Recently I asked the author what she was reading. Spinner's reply:
I'm always reading a few books at once--the stacks on my night tables are so high they're embarrassing. Right now I'm in the middle of Jane Gardam's Old Filth, about a retired judge who moves back to England after a long career in Hong Kong, only to find that he's living next door to a deeply loathed former colleague. This is one of those novels that manage to be funny, witty, and sad all at once. Its passages about the hero's childhood in Malaysia (and the British Raj) are rendered with wonderful precision--the author tells us a lot with very few words. By the end of the first page of Old Filth I was making a mental note to read all her other books.Read more about Alex the Parrot, and visit Stephanie Spinner's Facebook page.
I'm also right at the end of William Golding's The Double Tongue. This is an odd, cerebral novel, and definitely not for readers who want action-packed page-turners. However, its subject, a woman who becomes the oracle at Delphi rather unwillingly, is fascinating to me; I've written two young adult novels based on Greek myth and both include prophecy. Also, I'm happy to read any good writer's work about ancient Greece, however dry, and I truly enjoyed the heroine's acerbic observations about behind-the-scenes Delphi, the place of women in her society, and Greece on the verge of Roman rule.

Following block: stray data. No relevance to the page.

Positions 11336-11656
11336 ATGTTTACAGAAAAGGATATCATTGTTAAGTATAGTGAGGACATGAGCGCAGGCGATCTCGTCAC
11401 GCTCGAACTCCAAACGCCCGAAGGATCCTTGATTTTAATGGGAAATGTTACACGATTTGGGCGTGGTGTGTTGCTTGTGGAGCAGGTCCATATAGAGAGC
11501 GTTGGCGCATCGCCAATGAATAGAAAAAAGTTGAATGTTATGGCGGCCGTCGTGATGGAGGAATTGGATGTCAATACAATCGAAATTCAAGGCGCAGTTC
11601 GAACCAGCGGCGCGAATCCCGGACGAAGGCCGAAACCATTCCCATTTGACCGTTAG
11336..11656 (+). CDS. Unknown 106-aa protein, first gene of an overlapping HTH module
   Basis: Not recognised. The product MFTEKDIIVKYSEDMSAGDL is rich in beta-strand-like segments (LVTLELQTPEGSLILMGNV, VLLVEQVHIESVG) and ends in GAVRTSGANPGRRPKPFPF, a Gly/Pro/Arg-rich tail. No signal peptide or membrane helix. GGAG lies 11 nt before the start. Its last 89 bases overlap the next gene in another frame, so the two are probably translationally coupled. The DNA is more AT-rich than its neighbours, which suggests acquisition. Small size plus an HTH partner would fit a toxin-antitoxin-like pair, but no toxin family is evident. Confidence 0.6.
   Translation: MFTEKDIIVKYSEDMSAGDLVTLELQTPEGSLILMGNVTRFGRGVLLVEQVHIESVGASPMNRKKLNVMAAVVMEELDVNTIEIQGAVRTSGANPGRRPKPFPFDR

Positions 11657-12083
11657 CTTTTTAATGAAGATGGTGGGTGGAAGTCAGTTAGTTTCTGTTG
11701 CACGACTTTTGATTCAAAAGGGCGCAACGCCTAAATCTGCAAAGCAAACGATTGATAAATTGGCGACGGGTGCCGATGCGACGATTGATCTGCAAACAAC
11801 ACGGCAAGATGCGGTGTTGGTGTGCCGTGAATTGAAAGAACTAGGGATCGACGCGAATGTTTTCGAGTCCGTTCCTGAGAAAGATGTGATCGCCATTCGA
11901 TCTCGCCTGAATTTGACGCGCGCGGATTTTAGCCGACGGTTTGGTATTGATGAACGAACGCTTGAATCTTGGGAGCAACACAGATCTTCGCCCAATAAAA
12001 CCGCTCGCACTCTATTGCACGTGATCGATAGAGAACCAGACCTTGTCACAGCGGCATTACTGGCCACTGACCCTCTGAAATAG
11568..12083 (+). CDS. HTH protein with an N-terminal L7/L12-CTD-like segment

I'm also enjoying Modern Dahlia Culture by W.H. Waite, written in 1928, a book given me by a friend. A small, short book full of wonderful photos (my favorite is one of the author standing next to a bed of dahlias that tower over him), it's telling me almost as much about dahlias as I want to know.
Finally, I'm working my way through two translations of The Iliad, the Fitzgerald and the Lattimore, because I've been told that each one is the best.